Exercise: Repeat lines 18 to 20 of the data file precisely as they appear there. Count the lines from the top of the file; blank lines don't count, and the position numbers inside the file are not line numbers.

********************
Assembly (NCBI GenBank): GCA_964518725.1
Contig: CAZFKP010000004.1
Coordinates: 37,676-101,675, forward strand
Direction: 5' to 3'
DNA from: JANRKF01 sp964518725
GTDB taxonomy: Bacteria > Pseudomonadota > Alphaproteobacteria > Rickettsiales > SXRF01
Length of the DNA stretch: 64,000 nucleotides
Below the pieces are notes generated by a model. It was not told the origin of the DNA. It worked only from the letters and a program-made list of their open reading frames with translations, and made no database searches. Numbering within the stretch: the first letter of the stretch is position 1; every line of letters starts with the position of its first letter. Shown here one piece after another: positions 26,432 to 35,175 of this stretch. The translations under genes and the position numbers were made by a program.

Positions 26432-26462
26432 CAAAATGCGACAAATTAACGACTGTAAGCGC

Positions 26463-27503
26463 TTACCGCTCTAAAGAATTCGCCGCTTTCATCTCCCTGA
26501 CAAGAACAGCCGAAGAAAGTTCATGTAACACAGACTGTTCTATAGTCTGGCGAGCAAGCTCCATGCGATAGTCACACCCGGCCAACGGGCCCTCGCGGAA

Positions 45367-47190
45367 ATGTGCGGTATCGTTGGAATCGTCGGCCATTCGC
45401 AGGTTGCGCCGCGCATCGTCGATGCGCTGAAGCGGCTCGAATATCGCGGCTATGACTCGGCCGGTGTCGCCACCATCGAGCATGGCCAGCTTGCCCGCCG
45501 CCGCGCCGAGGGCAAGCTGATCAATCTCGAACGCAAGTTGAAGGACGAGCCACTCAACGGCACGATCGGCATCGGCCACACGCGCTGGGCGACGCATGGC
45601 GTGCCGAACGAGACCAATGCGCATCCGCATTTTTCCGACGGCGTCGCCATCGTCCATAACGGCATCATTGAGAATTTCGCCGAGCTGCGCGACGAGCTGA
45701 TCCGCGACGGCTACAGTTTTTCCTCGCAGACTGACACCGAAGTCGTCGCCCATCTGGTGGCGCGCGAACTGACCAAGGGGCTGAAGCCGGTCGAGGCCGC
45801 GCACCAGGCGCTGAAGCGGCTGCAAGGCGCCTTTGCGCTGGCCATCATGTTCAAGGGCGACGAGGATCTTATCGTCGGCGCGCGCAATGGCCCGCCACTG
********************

45601 GTGCCGAACGAGACCAATGCGCATCCGCATTTTTCCGACGGCGTCGCCATCGTCCATAACGGCATCATTGAGAATTTCGCCGAGCTGCGCGACGAGCTGA
45701 TCCGCGACGGCTACAGTTTTTCCTCGCAGACTGACACCGAAGTCGTCGCCCATCTGGTGGCGCGCGAACTGACCAAGGGGCTGAAGCCGGTCGAGGCCGC
45801 GCACCAGGCGCTGAAGCGGCTGCAAGGCGCCTTTGCGCTGGCCATCATGTTCAAGGGCGACGAGGATCTTATCGTCGGCGCGCGCAATGGCCCGCCACTG